Why can’t LAX install safer, better means of controlling aircraft?

To the Editor:

Regarding “Two more jetliners in LAX runway incursion incident” in the June 7th Argonaut — it is simply amazing.

Google-Earth can simultaneously pinpoint and identify every jet flying at 500 miles per hour over North America.

A plug-in Garmin Street Pilot canautomatically provide a nincompoop with detailed audio and visual turn-by-turn routing (including traffic alerts) to the most remote locations on earth.

City traffic engineers can, sight-unseen, automatically and safely control simpleminded drivers simultaneously arriving at thousands of crowded city intersections.

Yet, at LAX, rather than relocate runways, the Los Angeles World Airports (LAWA) cannot install a safer, more effective means to control a relatively few aircraft (being taxied at 30 miles an hour by intelligent, highly skilled pilots) than to have a controller directing traffic, much like a 1940s traffic cop waving his arms in the center of an intersection.

Give me a break!

Hank Cervantes

Marina del Rey

Says ‘Thanks, but no thanks’ to new Venice Art Walls regulations

To the Editor:

Upon reading the article regarding the new rule changes for the Graffiti Walls [now known as the Venice Art Walls] on Venice Beach, I am appalled that some would even consider this a step forward.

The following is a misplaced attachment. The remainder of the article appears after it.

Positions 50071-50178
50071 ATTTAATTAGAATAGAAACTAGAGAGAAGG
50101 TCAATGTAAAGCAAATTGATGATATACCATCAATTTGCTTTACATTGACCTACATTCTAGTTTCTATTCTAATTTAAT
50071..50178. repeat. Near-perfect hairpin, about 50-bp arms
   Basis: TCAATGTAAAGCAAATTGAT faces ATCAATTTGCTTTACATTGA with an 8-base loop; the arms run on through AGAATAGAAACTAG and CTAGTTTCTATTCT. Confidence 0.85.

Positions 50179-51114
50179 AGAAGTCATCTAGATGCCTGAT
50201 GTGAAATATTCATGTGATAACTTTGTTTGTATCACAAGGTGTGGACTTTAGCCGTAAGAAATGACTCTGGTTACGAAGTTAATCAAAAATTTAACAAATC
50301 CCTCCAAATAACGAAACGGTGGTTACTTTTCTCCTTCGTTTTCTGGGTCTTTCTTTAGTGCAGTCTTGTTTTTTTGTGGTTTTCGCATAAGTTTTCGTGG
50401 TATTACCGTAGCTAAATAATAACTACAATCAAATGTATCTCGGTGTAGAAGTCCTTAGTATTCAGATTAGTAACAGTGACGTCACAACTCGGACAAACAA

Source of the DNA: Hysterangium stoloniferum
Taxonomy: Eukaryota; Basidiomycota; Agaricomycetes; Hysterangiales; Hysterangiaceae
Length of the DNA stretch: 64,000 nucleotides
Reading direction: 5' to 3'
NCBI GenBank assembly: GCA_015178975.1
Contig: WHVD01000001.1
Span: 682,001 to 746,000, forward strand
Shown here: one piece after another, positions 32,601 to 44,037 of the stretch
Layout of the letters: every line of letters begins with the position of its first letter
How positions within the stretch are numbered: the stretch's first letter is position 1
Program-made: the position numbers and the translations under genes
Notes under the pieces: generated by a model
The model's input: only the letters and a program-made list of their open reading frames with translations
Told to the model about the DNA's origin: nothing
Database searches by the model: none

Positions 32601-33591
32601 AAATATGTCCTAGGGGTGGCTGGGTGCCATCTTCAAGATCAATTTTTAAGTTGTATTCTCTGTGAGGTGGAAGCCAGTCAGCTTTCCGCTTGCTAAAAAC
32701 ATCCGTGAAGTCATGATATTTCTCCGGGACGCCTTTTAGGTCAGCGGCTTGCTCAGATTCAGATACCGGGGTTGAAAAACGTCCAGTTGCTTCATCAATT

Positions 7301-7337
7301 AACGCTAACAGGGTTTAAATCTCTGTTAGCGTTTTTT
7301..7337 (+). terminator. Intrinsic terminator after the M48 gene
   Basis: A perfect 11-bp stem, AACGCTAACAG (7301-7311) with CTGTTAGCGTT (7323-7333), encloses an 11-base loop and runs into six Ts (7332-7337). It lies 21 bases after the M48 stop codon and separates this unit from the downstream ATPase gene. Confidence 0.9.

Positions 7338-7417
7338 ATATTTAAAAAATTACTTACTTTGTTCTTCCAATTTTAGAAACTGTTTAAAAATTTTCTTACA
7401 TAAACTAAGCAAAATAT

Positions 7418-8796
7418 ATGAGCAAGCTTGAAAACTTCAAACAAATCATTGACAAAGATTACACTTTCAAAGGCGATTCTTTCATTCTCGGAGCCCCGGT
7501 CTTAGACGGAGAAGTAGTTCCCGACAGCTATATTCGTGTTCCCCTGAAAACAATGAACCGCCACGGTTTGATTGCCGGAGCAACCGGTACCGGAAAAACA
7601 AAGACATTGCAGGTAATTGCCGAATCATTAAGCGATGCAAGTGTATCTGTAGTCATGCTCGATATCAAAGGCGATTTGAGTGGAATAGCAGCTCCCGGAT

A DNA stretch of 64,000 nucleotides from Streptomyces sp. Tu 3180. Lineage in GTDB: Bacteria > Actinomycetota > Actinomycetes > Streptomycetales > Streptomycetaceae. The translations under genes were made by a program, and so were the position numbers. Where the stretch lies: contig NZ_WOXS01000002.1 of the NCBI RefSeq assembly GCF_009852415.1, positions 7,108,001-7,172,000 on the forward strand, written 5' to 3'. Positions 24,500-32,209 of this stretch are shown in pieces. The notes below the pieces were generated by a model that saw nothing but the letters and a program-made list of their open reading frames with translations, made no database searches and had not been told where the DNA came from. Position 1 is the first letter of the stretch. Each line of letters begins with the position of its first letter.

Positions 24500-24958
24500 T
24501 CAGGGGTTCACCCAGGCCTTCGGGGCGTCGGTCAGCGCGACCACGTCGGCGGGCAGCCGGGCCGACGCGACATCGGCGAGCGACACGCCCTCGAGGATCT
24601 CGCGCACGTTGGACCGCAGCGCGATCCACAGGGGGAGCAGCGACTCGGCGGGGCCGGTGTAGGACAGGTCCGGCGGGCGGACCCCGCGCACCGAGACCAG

As an art student in Santa Monica, and a frequent visitor of Venice Beach, it is obvious that these artists are in serious need of space. These “two large graffiti walls,” as they were called in the May 31st issue of The Argonaut, are not large at all, in proportion to the works of art created, especially when typical works range from five to 15 feet.

Unfortunately for Stash Maleski, director and founder of In Creative Unity (ICU), and others who support this poorly-thought-out “solution,” this only adds fuel to the fire.

Ostracizing artists based on their age and subject content will drive these individuals away from the beaches and into local neighborhoods.

This, in turn, not only creates nonviolent crimes (vandalism), but also requires more law enforcement, and more taxpayer money goes to waste.

These walls allowed for artists to express themselves freely, reflecting Venice Beach’s tolerance for individuality and creativity.

While some regulars at Venice Beach sit and ask for alcohol and marijuana from tourists (men, women, and children) on a daily basis, we are concerned with those simply looking for a place to be themselves.

“I hope the artists support it [the new regulations], because it’s there for them,” says Maleski.

Thanks, but no thanks.

Basel Baroudi

Santa Monica

Share